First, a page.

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Notes From a Copper Frontier

Very interesting this week to see copper producer First Quantum going to Serbia.

The company announced Tuesday it will earn up to 80% in the Djavolja Varos exploration project in that country. First Quantum will spend $5 million and then carry the owner, Columbus Copper, to production in order to earn the interest.

This is a significant property deal, in a completely new area for First Quantum. The closest mines the company currently operates are in Turkey and Spain. The Serbia move thus represents an aggressive step in expansion.

And it's not just First Quantum making such strides in the copper world. Copper is one of the few metals where activity amongst major and mid-tier producers seeking new mines is still high.

I've just returned from northern British Columbia after field-witnessing such work. Yesterday I helicoptered over the Red Chris copper-gold mine that's in full construction under Imperial Metals, not far from the Alaska border. To the southeast, the Mount Milligan mine has almost been readied for production by Thompson Creek Metals.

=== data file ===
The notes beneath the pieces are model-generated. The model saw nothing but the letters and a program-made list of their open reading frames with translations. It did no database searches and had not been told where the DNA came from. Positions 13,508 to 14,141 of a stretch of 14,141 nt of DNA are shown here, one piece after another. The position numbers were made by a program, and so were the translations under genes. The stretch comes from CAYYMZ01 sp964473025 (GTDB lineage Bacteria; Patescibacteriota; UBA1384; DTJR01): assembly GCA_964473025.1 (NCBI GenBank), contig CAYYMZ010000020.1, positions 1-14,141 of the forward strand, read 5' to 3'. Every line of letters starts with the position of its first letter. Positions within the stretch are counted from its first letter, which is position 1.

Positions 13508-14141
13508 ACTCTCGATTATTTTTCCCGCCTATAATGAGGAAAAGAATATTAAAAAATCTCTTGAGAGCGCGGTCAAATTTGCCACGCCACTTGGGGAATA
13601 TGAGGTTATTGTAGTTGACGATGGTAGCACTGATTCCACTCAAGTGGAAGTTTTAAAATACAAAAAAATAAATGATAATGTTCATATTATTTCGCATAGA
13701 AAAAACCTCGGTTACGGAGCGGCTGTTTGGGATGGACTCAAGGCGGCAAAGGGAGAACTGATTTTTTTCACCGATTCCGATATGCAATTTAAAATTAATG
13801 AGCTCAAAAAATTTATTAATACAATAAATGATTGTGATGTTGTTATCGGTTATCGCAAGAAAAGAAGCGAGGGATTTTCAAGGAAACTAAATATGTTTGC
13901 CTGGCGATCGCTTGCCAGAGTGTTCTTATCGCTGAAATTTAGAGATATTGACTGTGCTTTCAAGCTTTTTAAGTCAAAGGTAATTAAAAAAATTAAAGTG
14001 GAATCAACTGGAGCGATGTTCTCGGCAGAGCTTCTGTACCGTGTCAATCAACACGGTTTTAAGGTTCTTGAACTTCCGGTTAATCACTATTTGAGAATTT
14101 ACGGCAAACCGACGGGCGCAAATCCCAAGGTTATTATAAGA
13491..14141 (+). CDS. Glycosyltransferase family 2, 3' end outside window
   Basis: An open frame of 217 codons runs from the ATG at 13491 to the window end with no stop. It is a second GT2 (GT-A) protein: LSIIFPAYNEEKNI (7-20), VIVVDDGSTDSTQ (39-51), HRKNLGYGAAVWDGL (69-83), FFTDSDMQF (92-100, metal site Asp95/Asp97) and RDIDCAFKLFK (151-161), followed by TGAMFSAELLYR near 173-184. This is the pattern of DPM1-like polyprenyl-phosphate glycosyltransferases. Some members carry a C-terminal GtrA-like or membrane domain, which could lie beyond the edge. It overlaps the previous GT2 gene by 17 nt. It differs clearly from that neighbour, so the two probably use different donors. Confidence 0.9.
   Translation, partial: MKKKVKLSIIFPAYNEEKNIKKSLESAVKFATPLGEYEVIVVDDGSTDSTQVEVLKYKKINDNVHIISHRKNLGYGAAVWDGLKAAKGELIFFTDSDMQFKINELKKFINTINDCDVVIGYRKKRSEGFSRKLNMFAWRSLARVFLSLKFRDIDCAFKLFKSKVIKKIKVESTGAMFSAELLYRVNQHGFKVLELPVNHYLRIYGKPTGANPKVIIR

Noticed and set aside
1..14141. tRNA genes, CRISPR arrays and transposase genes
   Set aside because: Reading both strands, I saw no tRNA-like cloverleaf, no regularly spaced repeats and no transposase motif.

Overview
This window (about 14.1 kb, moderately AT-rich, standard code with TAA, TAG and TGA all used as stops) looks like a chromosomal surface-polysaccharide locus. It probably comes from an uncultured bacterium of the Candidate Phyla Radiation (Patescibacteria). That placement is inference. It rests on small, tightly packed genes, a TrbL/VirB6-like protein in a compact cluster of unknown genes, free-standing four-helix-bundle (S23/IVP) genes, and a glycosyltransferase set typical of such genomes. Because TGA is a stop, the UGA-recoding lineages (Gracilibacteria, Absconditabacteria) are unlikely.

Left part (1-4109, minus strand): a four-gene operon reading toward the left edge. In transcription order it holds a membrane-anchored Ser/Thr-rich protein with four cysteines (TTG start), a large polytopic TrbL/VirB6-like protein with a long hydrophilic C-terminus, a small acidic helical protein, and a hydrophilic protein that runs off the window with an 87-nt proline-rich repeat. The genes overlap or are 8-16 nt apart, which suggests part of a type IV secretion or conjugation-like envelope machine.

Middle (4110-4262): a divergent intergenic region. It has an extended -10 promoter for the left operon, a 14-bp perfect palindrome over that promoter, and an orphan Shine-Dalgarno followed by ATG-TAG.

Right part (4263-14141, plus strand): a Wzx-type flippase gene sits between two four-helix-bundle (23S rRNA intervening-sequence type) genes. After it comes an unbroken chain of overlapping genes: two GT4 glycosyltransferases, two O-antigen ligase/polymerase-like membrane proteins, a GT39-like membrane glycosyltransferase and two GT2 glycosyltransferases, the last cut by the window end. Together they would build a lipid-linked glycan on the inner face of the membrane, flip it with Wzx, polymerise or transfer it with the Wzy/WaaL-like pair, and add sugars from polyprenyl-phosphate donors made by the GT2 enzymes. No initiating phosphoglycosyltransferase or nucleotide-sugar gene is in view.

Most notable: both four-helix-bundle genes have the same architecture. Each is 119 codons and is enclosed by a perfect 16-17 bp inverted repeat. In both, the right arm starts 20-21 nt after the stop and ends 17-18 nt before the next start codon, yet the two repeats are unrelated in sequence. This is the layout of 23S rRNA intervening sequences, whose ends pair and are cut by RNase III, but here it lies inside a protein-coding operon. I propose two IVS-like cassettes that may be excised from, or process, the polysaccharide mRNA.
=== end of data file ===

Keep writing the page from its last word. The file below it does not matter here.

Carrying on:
Major base metal miner Teck Resources is active in this region--at its Schaft Creek copper-gold project, 75% owned with junior Copper Fox. Chilean copper heavyweights Antofagasta are exploring not far from here.

Even further-afield copper firms are joining this rush. I spent time yesterday on the ROK-Coyote project owned by a Firesteel Resources, a company where I've recently joined the board. As with the First Quantum project above, Firesteel has joint-ventured this ground to Australian producer OZ Minerals, who can earn 80% by spending $14.5 million.

The really interesting thing about this emerging copper district is the grades big miners are targeting. The Red Chris mine's reserves run only 0.36% copper (along with 0.27 g/t gold). The Mount Milligan mine is 0.2% copper, with a 0.39 g/t gold kicker.

These are hardly jaw-dropping numbers. And yet this is one of the most active development and exploration areas on the planet.

Seems that copper miners still believe in their metal. Enough they don't need flashy numbers to attract them to development projects. Solid looks like it works.

Here's to copper moving forward,

By. Dave Forest

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